Spatial, But Not Temporal, Kinematics of Spontaneous Upper Extremity Movements Are Related to Gross and Fine Motor Skill Attainment in Infancy

in Journal of Motor Learning and Development
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  • 1 Department of Physical Therapy, Ohio University, Athens, OH, USA
  • | 2 Nationwide Children’s Hospital, Columbus, OH, USA
  • | 3 Tampa Bay Rays, St. Petersburg, FL, USA
  • | 4 Cleveland Clinic Lerner College of Medicine, Case Western Reserve University, Cleveland, OH, USA
  • | 5 Center for Biostatistics, Department of Biomedical Informatics, The Ohio State University, Columbus, OH, USA
  • | 6 Department of Physical Therapy, The Ohio State University, Columbus, OH, USA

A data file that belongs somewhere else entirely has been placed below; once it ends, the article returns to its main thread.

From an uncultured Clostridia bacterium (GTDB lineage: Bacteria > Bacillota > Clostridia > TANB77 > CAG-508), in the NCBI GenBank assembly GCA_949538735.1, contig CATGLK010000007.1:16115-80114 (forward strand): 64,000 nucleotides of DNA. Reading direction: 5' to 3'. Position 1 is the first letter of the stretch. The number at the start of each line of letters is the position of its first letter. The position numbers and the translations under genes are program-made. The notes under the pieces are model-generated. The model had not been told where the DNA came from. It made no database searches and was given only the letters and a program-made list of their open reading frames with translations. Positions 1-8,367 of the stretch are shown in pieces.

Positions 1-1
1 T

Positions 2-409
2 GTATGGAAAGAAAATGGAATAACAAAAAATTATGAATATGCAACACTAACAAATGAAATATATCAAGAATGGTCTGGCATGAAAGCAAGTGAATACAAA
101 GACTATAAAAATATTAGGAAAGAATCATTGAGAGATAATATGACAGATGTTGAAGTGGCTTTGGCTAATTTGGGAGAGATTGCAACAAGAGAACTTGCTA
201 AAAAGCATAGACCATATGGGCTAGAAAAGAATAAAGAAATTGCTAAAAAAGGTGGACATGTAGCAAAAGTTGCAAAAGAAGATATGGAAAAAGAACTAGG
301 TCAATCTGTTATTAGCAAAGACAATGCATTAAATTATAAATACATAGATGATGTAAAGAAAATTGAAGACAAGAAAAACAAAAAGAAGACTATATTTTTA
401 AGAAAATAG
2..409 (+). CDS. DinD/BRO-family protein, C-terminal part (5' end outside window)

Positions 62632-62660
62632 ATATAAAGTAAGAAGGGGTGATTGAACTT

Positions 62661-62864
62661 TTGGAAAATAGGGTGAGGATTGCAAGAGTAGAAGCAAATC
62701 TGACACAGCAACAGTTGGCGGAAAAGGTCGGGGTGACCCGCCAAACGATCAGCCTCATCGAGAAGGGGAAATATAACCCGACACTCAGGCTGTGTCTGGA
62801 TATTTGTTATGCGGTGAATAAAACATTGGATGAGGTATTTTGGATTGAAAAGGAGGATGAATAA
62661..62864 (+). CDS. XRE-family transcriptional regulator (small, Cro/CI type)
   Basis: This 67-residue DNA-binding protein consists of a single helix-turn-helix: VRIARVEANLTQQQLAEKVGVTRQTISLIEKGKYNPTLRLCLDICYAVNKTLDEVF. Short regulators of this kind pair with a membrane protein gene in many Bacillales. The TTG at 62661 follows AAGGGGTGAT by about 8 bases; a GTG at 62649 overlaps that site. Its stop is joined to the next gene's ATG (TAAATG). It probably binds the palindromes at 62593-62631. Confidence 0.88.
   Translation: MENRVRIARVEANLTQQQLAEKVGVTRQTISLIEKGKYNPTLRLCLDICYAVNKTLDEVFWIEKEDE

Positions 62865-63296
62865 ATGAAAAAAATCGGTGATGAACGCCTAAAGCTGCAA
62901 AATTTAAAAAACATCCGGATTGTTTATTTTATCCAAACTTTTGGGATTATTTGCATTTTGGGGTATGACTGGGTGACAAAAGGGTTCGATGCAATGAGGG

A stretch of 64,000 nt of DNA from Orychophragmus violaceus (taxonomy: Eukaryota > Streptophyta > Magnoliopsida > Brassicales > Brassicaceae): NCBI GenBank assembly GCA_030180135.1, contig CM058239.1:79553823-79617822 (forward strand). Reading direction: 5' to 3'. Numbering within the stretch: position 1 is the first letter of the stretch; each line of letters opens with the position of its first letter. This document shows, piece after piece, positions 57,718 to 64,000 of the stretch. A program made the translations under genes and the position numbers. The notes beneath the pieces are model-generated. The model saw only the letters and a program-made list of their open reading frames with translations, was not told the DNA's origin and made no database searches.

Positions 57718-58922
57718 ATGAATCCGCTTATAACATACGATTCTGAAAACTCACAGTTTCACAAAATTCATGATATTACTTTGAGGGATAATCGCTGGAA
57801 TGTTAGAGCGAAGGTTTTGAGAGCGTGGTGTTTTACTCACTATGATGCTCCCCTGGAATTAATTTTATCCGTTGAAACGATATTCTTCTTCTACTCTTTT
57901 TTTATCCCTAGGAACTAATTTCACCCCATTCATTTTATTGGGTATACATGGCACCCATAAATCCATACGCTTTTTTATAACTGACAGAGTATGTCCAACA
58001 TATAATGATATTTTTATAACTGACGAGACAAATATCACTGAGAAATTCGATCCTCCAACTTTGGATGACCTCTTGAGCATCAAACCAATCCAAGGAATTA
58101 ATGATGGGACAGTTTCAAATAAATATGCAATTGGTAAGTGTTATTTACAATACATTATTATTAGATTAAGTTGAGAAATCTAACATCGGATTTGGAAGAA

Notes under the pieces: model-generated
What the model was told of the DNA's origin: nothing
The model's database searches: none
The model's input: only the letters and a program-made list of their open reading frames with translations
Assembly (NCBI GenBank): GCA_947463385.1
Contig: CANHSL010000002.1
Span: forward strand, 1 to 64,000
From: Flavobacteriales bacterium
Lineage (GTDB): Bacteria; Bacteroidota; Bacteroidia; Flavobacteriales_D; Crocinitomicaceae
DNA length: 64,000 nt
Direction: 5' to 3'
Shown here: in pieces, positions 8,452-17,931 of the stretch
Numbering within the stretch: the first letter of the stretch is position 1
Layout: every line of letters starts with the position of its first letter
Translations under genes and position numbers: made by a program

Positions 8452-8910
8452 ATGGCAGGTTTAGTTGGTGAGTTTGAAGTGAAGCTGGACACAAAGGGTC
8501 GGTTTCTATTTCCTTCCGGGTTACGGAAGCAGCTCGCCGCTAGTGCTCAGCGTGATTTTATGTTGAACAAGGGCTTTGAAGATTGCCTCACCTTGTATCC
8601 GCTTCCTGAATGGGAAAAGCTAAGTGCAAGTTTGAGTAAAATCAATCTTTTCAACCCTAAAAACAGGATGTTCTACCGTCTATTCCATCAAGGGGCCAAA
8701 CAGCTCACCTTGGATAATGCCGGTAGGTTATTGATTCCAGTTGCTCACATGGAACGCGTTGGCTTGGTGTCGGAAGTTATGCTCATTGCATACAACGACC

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Background: Spontaneous upper extremity movements in infancy provide insight on neuromotor development. Spatiotemporal kinematics have been used to evaluate typical development of reaching, a foundational motor skill in infancy. This study evaluates the relationship between spontaneous upper extremity movements, not elicited by a toy, and motor skill attainment. Methods: N = 12 healthy infants (2–8 months) participated in this longitudinal study (one to four sessions). Motor skills were assessed with the Bayley Scales of Infant and Toddler Development, 3rd Edition: gross motor subtest (GM) and fine motor subtest. Spontaneous upper extremity movements were collected using 3D motion capture technology. Infants were placed in supine for three to twelve 30-s trials, and their movements were recorded. Repeated measure correlation coefficients (Rmcorr) were used to evaluate relationships between variables. Results: There were significant, moderate, positive relationships between the straight distance from start to end of a movement and (a) fine motor score (Rmcorr = .55, p = .03), (b) GM score (Rmcorr = .63, p = .01), and (c) age (Rmcorr = .56, p = .02). There was a significant, moderate, negative relationship between straightness ratio and GM score (Rmcorr = −.52, p = .047). Discussion: Fine and GM skills are related to the straight distance from start to end of a movement and the straightness ratio of underlying spontaneous upper extremity movements.

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